by: Kerry Kavanaugh Updated:SNELLVILLE, Ga. —
The Veterans Support Organization shut down its entire Georgia operation.
This week, Channel 2's Kerry Kavanaugh heard from a former employee who said that two weeks ago the VSO shut down its Snellville-based solicitation program and its transitional home also in Snellville.
The VSO hired veterans and non-veterans to solicit bucket drop donations at strip malls and shopping centers. They called it their work program and said they paid veterans minimum wage plus a portion of what they collected.
"They told us to up-sell. You know, instead of getting a dollar, get five, get 10, get 20," said former VSO worker Ralph Hiers. "You had to be willing to say whatever."
In March, Hiers said he felt like VSO used him to play on people's sympathies.
"We were the bait," he said. "We were glorified panhandlers."
The VSO's practices and claims triggered investigations Tennessee, and Florida.
Charity watchdogs criticized the notion that the VSO work program is any type of charity.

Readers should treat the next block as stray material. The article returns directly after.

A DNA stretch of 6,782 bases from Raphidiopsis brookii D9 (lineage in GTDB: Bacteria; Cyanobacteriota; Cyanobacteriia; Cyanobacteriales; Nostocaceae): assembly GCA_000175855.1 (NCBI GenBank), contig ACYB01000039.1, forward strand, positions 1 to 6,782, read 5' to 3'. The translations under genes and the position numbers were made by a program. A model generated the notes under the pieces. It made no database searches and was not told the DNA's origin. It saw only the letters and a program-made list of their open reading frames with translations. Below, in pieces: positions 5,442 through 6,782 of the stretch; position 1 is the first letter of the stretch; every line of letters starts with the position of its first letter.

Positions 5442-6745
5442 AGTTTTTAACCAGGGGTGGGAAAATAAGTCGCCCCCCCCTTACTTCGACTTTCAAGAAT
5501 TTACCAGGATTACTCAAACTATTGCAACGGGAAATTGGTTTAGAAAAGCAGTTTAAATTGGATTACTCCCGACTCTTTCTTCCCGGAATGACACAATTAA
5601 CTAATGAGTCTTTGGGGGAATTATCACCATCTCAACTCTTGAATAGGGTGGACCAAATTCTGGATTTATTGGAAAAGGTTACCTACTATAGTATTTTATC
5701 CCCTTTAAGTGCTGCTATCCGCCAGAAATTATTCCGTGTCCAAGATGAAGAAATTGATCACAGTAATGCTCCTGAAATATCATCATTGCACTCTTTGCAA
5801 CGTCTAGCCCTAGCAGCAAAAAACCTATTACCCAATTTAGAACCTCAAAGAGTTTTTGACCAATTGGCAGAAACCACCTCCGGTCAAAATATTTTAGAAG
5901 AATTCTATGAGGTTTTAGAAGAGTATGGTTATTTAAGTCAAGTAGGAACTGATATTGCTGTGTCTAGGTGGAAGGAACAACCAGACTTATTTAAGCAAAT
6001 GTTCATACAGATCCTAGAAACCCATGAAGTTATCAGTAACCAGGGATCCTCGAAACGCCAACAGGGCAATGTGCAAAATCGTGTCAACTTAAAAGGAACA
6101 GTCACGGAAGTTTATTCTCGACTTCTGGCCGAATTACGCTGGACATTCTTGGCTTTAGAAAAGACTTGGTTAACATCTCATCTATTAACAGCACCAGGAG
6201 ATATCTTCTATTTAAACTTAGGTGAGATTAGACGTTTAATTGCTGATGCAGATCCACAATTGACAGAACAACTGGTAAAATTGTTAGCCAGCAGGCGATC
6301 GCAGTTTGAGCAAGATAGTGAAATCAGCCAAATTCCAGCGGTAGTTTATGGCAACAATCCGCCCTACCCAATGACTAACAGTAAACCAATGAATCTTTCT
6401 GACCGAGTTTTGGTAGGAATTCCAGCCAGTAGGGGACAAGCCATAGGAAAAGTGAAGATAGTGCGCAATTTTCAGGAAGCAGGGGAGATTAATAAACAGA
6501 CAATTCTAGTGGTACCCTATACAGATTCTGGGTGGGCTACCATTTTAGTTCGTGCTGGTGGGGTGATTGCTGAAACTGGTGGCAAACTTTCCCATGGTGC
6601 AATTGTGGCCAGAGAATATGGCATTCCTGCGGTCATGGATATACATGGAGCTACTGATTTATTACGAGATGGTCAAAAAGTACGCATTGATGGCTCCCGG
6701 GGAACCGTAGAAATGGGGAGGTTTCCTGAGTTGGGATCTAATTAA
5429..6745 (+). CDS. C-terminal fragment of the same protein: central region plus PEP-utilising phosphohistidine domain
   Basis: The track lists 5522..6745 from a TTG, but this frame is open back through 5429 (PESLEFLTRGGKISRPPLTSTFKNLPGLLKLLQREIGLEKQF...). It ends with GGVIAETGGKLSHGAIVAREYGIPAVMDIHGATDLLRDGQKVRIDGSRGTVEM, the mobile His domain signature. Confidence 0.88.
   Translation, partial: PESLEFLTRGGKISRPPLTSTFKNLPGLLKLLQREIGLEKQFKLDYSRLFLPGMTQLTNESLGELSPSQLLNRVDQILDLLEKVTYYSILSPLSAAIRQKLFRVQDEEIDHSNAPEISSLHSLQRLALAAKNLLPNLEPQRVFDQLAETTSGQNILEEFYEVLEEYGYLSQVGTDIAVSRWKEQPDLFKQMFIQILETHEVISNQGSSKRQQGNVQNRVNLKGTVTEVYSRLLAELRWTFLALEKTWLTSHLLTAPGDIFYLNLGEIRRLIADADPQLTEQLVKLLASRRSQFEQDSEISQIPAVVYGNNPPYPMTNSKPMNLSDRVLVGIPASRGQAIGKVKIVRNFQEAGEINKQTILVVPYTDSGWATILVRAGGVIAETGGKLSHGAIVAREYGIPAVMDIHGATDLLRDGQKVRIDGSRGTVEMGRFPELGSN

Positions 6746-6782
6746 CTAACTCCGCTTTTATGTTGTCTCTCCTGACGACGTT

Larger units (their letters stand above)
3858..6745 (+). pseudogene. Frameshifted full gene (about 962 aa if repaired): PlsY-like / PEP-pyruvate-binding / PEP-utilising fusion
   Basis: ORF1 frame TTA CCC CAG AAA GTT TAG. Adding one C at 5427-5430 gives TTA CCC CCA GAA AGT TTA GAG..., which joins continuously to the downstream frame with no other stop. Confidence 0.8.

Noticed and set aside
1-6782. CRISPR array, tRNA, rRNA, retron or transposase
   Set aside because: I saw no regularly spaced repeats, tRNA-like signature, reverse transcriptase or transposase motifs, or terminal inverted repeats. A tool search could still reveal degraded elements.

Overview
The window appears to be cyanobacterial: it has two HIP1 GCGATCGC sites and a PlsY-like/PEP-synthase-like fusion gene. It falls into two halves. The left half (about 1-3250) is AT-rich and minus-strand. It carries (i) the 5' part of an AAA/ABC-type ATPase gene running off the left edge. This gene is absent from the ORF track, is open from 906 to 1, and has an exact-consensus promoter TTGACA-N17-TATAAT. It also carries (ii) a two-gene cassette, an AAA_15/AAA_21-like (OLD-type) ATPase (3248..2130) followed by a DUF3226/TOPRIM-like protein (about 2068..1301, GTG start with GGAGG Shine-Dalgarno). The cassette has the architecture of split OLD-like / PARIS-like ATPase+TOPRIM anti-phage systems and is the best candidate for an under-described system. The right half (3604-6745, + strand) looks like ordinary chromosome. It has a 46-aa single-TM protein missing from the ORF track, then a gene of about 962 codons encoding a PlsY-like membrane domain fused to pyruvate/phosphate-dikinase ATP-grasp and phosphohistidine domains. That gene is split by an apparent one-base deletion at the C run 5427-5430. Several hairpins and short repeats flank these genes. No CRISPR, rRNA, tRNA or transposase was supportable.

After seeing Channel 2 Action News' reports, the Georgia Secretary of State opened their own investigation in March.
The investigation continues today, even though the VSO left town two weeks ago.
A former VSO employee said they received no notice.
Neighboring businesses said the group left their Snellville office overnight.
Kavanaugh called the VSO at their Florida headquarters.
Spokesperson Justin Wells
did not want to answer any questions, saying their official comment was "don't call me again."
The worker also told Kavanaugh at the time the VSO shut down in Georgia, six veterans were paying the VSO to live in the Snellville transitional home. It's unclear how many Georgia veterans were working for the VSO at the time.
The Secretary of State's office told Kavanaugh they have no taken no action against the VSO, but could if the investigation warrants it.